Vitamin K (VK) has a protective effect on neural cells. Methylmercury is a neurotoxicant that directly induces neuronal death in vivo and in vitro. Therefore, in the present study, we hypothesized that VK inhibits the neurotoxicity of methylmercury. To prove our hypothesis in vitro, we investigated the protective effects of VKs (phylloquinone, vitamin K(1); menaquinone-4, vitamin K(2) ) on methylmercury-induced death in primary cultured neurons from the cerebella of rat pups. As expected, VKs inhibited the death of the primary cultured neurons. It has been reported that the mechanisms underlying methylmercury toxicity involve a decrement of intracellular glutathione (GSH). Actually, treatment with GSH and a GSH inducer, N-acetyl cysteine, inhibited methylmercury-induced neuronal death in the present study. Thus, we investigated whether VKs also have protective effects against GSH-depletion-induced cell death by employing two GSH reducers, L-buthionine sulfoximine (BSO) and diethyl maleate (DEM), in primary cultured neurons and human neuroblastoma IMR-32 cells. Treatment with VKs affected BSO- and DEM-induced cell death in both cultures. On the other hand, the intracellular GSH assay showed that VK(2), menaquinone-4, did not restore the reduced GSH amount induced by methylmercury or BSO treatments. These results indicate that VKs have the potential to protect neurons against the cytotoxicity of methylmercury and agents that deplete GSH, without increasing intracellular GSH levels. The protective effect of VKs may lead to the development of treatments for neural diseases involving GSH depletion.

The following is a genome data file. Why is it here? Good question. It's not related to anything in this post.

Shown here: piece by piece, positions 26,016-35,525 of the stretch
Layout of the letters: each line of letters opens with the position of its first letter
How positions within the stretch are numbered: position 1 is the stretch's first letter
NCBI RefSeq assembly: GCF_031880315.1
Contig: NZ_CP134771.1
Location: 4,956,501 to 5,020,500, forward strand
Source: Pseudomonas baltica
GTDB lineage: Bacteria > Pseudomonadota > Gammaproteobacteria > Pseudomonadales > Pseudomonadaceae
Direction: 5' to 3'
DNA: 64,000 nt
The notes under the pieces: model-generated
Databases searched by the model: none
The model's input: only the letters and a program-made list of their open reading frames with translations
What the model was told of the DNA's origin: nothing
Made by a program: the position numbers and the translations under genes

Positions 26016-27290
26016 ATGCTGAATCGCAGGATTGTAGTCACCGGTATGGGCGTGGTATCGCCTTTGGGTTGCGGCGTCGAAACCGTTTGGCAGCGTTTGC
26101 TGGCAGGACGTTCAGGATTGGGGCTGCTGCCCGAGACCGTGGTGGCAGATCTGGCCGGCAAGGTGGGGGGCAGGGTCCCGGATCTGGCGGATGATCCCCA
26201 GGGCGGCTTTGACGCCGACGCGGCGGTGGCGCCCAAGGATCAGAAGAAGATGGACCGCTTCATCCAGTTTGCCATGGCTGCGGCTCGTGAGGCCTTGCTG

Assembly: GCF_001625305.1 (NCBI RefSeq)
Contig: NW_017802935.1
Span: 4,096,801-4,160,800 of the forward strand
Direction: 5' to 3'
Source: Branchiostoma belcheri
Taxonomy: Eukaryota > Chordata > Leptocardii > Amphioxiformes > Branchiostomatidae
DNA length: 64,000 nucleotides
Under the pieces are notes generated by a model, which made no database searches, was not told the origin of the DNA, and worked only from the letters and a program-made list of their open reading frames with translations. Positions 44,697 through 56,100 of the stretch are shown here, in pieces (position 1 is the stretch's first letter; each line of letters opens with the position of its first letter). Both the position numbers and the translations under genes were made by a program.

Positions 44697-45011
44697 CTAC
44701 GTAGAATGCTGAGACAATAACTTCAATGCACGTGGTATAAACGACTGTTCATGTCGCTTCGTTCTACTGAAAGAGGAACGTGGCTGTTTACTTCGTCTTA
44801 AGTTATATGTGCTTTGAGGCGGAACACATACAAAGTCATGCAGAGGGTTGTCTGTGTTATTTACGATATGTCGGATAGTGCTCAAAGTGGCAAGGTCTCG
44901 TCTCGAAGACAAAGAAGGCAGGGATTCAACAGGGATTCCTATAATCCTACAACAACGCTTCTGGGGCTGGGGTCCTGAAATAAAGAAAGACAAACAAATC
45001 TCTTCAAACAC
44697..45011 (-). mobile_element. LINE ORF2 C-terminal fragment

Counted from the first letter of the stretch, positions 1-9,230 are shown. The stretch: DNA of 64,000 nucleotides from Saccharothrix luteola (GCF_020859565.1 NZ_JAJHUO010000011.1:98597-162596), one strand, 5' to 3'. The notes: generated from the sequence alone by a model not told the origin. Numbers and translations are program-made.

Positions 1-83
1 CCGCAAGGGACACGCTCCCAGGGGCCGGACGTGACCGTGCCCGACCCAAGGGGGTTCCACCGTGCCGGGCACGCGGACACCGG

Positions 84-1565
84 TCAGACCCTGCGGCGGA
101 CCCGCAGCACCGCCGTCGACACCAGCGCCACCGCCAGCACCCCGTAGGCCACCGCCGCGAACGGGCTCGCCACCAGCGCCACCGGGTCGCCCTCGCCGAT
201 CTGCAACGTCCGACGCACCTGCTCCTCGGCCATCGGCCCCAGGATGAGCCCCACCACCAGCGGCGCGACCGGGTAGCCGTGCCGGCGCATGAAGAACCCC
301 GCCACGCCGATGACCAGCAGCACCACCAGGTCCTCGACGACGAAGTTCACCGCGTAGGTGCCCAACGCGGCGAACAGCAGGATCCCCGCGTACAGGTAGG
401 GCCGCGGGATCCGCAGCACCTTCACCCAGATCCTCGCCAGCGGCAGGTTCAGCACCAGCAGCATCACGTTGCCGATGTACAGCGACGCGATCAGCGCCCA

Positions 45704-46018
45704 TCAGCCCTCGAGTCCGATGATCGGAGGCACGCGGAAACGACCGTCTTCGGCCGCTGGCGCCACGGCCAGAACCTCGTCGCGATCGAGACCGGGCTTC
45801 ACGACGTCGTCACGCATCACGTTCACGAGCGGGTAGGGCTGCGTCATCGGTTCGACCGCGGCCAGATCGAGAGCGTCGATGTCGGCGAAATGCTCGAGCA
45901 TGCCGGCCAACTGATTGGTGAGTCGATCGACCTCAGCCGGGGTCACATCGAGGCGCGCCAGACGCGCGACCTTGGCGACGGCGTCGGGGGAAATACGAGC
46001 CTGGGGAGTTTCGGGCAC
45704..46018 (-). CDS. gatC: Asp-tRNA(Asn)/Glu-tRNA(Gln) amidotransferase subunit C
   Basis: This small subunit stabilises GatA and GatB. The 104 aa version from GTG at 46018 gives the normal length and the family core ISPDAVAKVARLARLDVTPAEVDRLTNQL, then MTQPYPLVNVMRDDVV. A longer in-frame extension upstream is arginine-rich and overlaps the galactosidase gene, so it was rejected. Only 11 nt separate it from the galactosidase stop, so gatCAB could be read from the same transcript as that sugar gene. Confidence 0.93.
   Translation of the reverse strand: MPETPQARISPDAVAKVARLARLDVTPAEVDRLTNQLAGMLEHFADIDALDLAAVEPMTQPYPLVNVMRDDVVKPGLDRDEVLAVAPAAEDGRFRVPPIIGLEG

Copyright © 2011 Wiley-Liss, Inc.